Non-Islamic

In addition to the Islamic minorities in Iran, there exists multiple other religious minorities. They include the Bahá'í Faith (estimated 300,000), Christianity (estimated 100,000 - 300,000), Judaism, Zoroastrianism, Mandaeanism, Yarsan (Ahl-e Haqq), Hinduism as well as local religions practiced by tribal minorities. There are also people who describe themselves as Atheistic or Agnostic. Seat of the Universal House of Justice, governing body of the Baháís, in Haifa, Israel The Baháí Faith is the religion founded by Baháulláh in 19th-century Persia (Iran). ... St. ... A modern-day synagogue in Iran. ... Zoroastrian Fire Temple in Yazd Zoroastrians in Iran have had a long history, being the oldest religious community of that nation to survive to the present-day. ... It has been suggested that this article or section be merged into Mandaeism. ... To meet Wikipedias quality standards, this article or section may require cleanup. ... The Hindu Temple in Bandar Abbas, Iran, built during the Qajar era for Indian soldiers serving in the British Army during the British occupation. ... This article focuses on ethnic minorities in Iran and their related political issues and current realities. ... “Atheist” redirects here. ... The term agnosticism and the related agnostic were coined by Thomas Henry Huxley in 1869. ...


Historical status

During the previous regime of Shah Mohammed Reza Pahlevi, only Islam, Christianity, Judaism, and Zoroastrianism were considered officially accepted religions in Iran and adherence to any one of those religions was a requirement for any government or state position (at least in the application form). His Majesty Mohammad Reza Shah Pahlavi (اعلیحضرت محمدرضا شاه پهلوی; October 26, 1919 – July 27, 1980) also knows as Aryamehr, was the last Shah of Iran, ruling from 1941 until...


Contemporary status

The constitution of the Islamic Republic of Iran recognizes only Islam, Christianity, Judaism, and Zoroastrianism as official religions. No other religious practice is legally accepted in Iran. Conversion from Islam to any other religion is considered apostasy and publicizing it can result in harassment and religious persecution. Apostasy still retains a death sentence but in recent years this has not been used. Also see judicial system of Iran. ‹ The template below has been proposed for deletion. ... Apostasy (from Greek αποστασία, meaning a defection or revolt, from απο, apo, away, apart, στασις, stasis, standing) is a term generally employed to describe the formal renunciation of ones religion, especially if the motive is deemed unworthy. ... Religious persecution is systematic mistreatment of an individual or group due to their religious affiliation. ... Capital punishment, also referred to as the death penalty, is the judicially ordered execution of a prisoner as a punishment for a serious crime, often called a capital offense or a capital crime. ... The current judicial system of Iran was implemented and established by Ali Akbar Davar and some of his contemporaries. ...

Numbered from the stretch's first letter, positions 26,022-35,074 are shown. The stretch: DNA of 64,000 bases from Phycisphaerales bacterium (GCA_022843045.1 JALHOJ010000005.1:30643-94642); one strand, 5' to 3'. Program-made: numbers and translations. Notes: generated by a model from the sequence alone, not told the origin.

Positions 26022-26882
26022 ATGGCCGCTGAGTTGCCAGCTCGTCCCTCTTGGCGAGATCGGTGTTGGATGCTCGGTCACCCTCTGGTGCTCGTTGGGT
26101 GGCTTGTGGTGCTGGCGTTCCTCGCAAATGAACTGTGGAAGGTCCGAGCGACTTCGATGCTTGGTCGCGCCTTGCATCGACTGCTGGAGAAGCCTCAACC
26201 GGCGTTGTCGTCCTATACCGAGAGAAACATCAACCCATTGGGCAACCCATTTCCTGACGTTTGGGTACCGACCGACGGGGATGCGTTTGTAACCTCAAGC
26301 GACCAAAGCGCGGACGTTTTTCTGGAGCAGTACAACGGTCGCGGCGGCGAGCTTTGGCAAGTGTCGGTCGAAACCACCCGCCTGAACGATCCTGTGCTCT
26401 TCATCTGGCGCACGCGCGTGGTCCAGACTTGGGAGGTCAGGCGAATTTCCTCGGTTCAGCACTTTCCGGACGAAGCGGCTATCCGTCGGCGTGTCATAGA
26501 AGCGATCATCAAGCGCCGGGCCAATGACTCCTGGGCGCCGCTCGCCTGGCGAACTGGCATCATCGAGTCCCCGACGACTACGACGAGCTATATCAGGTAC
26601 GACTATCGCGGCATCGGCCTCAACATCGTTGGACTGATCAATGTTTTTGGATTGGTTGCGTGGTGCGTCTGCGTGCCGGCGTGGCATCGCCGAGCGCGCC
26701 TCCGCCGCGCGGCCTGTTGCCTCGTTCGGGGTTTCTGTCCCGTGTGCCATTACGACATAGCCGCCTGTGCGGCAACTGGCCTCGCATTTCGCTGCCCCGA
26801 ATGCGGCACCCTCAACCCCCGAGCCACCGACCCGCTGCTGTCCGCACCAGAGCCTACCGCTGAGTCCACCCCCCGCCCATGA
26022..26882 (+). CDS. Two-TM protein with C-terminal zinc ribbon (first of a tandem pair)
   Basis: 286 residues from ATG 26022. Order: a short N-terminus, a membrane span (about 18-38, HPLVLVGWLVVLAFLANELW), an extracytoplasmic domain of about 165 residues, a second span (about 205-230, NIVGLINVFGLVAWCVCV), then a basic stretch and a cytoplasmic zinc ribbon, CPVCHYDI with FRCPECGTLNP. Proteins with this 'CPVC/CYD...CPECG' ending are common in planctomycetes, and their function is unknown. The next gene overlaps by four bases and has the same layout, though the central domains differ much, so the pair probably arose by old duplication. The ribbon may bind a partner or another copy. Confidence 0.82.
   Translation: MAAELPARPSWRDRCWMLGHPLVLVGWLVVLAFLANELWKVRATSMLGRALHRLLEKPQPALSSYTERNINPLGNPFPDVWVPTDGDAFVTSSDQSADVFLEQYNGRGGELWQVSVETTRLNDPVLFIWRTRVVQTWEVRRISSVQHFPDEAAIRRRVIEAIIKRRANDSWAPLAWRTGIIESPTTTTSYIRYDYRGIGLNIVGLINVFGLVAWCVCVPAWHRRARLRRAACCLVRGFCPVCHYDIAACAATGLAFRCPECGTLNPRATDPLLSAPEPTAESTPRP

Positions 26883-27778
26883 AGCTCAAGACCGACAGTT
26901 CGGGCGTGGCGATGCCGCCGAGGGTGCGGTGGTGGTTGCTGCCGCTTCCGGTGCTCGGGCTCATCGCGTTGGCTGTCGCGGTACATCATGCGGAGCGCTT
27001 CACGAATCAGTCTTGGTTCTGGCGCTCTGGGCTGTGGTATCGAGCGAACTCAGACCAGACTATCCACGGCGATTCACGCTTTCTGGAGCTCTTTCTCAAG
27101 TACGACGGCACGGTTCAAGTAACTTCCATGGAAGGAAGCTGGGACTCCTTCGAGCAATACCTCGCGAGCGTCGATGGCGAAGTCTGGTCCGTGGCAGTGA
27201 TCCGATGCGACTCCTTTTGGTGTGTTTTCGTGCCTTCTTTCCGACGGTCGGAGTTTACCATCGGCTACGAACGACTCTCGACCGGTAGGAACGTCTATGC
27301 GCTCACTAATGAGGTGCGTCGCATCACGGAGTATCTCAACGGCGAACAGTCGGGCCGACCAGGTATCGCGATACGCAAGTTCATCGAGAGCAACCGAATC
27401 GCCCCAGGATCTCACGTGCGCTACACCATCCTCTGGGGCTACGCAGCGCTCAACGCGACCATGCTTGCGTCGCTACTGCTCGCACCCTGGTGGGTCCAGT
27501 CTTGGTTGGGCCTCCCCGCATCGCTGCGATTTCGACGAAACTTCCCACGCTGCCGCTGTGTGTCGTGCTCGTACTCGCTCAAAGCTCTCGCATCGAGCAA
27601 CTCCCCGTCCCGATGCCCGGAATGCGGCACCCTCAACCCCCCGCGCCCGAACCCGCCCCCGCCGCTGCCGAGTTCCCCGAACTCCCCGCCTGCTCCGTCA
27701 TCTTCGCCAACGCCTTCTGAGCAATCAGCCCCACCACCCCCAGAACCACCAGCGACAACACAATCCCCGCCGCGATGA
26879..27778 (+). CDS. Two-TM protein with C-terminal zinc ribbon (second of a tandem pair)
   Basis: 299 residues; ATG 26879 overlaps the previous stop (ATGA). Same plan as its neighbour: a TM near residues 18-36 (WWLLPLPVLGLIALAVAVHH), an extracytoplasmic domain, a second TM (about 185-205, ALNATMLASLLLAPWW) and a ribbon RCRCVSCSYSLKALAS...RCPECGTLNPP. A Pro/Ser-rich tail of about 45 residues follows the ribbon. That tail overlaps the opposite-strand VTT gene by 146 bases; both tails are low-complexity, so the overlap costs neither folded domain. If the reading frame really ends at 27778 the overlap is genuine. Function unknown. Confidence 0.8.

Legally Sunni Muslims are accepted as fellow Muslims, while Christians, Jews, and Zoroastrians are recognised as People of the Book and have certain legal rights insofar as members of these religions are born and brought up within their religion. The term People of the Book (Hebrew עם הספר, Am HaSefer) is used in Judaism where it refers specifically to the Jewish people and the Torah. ...


Though Sufis are considered Muslims in principle by the government, divergent practices, teaching and secretive organisation have for several of these orders led to governmental distrust and harassment at various times.